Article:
A recent study on an experimental genital herpes prevention gel has confirmed past research and demonstrated that regular use of the tenofovir-based product can halve a woman’s odds of contracting the popular STI.

Tenofovir, the active ingredient in the experimental gel, began its life as a potential means of preventing the transmission of HIV. Although the drug proved unsuccessful in preventing HIV transmission, researchers noted that it had the interesting side effect of curbing the transmission of genital herpes.

Working off this idea, researchers upped the dosage of tenofovir in the gel and began to test its use in HSV-2 herpes prevention. The study was based on double-blind randomized placebo-controlled trials on 433 HSV-2 negative women enrolled in the Centre for the AIDS Programme of Research in South Africa. Results showed that the incidence of HSV-2 also was around 10.2 cases per 100 women who used the tenofovir gel and 21 cases per 100 women who did not.

Although genital herpes is often difficult to diagnose because many of the infected fail to show any symptoms, these results were then confirmed by a Western blot test, a follow-up test used to confirm the presence of an antibody and help confirm a diagnosis of the virus.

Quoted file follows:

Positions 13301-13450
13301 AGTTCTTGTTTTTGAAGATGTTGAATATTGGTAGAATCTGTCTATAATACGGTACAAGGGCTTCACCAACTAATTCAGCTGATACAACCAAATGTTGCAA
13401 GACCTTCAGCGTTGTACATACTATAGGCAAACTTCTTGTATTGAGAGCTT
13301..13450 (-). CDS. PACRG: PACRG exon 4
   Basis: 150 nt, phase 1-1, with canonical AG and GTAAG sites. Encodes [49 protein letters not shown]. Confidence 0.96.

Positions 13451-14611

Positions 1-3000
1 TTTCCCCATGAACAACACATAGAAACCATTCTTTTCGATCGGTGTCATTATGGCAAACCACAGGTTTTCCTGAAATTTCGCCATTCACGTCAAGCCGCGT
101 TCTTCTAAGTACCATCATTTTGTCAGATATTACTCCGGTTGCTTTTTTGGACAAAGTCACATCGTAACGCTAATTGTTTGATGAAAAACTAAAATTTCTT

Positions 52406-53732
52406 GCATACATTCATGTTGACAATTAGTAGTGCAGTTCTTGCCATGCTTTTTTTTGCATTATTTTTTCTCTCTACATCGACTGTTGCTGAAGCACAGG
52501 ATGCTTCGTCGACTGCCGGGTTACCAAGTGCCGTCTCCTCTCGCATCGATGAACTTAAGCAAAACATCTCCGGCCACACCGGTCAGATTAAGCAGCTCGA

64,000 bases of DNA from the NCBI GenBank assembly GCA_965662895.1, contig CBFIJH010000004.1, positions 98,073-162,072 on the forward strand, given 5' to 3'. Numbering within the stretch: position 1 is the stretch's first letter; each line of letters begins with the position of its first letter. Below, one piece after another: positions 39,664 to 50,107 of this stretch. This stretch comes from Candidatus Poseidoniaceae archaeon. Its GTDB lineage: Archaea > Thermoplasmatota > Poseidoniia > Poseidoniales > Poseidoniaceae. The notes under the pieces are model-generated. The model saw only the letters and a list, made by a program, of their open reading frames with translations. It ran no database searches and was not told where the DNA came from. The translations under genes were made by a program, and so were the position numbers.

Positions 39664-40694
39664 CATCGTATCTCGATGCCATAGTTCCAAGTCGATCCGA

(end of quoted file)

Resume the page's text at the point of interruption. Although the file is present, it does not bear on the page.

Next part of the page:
According to the Centers for Disease Control and Prevention, genital herpes is the most common sexually transmitted disease that any sexually active individual can get. The virus can cause sores to break out in and around the genitals, and coming into contact with fluids in these sores can pass along the infection. However, it is important to note that the virus can still be contagious even if there are no signs of an outbreak.

Although there are treatments available for those who already have a herpes infection, at the moment there is no cure or vaccine for the virus. Available preventive measures such as using a condom or not having intercourse during outbreaks are only slightly effective in preventing the virus’s transmission. Dr. Connie Celum, a professor at the University of Washington, who conducted a study on the drug last year, told Healthday that the tenofovir gel is a “promising intervention that could reduce herpes acquisition.”

The gel’s effectiveness is highly dependent on how it is used. Women must use the gel before and after intercourse in order to obtain the highest level of protection against HSV-2. Further tests will be conducted to investigate whether or not the drug can be used in the form of vaginal rings or other contraceptives in an effort to help ensure that patients continue to use it correctly.

Past studies have shown that women who frequently use the gel were between 39- 54 percent less likely to acquire HSV-2. The results are exciting, but further studies must be conducted before the product is available to the public.

Source: Karim SSA, Karim QA, Kharsany ABM, et al. Tenofovir Gel for the Prevention of Herpes Simplex Virus Type 2 Infection. The New England Journal of Medicine. 2015.